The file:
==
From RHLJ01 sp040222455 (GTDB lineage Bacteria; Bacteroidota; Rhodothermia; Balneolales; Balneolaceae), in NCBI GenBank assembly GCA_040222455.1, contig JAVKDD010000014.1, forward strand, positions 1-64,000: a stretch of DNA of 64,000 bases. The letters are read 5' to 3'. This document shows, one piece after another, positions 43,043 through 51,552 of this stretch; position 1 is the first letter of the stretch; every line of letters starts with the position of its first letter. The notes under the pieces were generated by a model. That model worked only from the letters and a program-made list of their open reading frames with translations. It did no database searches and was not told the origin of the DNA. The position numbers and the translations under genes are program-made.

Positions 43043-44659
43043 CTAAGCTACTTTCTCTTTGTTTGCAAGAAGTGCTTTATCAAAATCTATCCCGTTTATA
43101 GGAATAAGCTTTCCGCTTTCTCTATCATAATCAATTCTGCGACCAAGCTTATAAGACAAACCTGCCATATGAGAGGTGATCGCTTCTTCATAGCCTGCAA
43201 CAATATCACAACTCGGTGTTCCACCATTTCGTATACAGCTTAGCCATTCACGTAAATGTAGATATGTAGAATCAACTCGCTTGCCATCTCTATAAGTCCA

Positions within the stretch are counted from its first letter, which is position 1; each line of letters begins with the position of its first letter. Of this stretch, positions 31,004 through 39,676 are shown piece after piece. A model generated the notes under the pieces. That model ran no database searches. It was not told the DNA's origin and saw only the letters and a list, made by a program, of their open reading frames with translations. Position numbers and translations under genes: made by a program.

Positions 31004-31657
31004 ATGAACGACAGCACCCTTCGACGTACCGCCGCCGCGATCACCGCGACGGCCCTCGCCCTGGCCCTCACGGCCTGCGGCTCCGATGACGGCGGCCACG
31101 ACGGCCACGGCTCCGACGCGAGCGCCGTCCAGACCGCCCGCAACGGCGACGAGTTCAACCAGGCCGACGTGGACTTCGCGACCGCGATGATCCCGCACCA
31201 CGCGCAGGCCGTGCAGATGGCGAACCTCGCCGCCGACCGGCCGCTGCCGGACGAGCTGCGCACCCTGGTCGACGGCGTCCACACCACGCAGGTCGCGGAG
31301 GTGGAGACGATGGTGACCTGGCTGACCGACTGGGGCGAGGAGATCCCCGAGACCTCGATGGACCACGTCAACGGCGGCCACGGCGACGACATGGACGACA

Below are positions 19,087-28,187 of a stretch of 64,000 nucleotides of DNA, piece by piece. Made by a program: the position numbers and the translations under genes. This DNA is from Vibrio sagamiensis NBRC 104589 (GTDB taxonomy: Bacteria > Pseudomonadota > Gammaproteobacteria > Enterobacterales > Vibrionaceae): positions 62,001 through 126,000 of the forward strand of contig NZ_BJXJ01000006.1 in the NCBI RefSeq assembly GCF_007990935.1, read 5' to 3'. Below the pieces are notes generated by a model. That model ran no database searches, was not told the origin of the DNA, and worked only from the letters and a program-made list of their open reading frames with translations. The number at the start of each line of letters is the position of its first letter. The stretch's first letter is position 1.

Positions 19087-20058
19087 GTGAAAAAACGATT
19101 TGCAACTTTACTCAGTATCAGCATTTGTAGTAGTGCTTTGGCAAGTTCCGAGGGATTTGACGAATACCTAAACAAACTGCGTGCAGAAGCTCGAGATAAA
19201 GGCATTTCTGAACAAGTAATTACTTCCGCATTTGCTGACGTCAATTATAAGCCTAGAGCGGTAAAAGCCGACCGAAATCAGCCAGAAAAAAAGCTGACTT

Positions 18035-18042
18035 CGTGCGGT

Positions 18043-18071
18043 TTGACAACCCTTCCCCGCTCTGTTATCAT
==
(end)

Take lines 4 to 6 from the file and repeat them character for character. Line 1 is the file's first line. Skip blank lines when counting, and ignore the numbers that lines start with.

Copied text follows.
43101 GGAATAAGCTTTCCGCTTTCTCTATCATAATCAATTCTGCGACCAAGCTTATAAGACAAACCTGCCATATGAGAGGTGATCGCTTCTTCATAGCCTGCAA
43201 CAATATCACAACTCGGTGTTCCACCATTTCGTATACAGCTTAGCCATTCACGTAAATGTAGATATGTAGAATCAACTCGCTTGCCATCTCTATAAGTCCA

Positions within the stretch are counted from its first letter, which is position 1; each line of letters begins with the position of its first letter. Of this stretch, positions 31,004 through 39,676 are shown piece after piece. A model generated the notes under the pieces. That model ran no database searches. It was not told the DNA's origin and saw only the letters and a list, made by a program, of their open reading frames with translations. Position numbers and translations under genes: made by a program.